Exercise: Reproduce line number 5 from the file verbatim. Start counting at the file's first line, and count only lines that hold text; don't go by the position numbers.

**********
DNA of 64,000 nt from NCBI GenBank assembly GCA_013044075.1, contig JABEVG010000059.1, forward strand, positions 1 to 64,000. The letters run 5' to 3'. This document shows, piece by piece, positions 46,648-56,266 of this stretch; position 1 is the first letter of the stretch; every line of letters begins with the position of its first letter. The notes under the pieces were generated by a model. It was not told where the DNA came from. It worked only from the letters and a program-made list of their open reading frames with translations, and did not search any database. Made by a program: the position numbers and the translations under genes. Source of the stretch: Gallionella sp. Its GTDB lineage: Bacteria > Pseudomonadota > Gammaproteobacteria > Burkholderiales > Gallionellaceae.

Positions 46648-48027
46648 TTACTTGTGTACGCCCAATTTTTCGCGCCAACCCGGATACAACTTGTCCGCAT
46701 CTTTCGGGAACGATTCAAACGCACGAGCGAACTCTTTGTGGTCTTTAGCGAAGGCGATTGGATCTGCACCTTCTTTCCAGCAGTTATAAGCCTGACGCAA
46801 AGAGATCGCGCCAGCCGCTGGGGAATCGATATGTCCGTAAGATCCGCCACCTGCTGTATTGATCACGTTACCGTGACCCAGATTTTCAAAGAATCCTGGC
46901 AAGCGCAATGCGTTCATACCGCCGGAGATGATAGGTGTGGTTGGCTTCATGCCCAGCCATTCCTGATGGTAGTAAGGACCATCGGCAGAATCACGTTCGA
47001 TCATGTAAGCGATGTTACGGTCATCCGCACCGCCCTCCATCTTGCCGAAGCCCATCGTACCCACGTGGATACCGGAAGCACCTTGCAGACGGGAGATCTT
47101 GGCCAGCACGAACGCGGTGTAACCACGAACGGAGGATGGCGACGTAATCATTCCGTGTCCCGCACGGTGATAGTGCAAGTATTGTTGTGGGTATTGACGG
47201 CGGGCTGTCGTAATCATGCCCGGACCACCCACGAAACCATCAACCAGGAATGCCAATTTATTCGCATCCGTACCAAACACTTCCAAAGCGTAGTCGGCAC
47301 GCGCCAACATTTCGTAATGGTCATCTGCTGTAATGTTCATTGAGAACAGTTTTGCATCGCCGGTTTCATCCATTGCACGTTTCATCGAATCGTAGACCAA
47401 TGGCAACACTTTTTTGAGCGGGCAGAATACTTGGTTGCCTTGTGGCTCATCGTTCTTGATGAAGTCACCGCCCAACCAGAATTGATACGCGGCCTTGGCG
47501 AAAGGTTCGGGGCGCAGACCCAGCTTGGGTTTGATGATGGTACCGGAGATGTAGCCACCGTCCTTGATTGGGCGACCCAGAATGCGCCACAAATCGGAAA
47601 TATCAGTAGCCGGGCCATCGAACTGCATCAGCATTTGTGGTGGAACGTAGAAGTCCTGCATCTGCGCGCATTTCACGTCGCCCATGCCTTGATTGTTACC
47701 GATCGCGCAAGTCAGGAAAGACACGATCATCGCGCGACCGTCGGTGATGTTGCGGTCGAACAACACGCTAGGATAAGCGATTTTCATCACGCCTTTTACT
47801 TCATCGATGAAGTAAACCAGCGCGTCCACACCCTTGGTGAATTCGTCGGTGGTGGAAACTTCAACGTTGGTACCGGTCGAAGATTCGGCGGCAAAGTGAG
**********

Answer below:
46801 AGAGATCGCGCCAGCCGCTGGGGAATCGATATGTCCGTAAGATCCGCCACCTGCTGTATTGATCACGTTACCGTGACCCAGATTTTCAAAGAATCCTGGC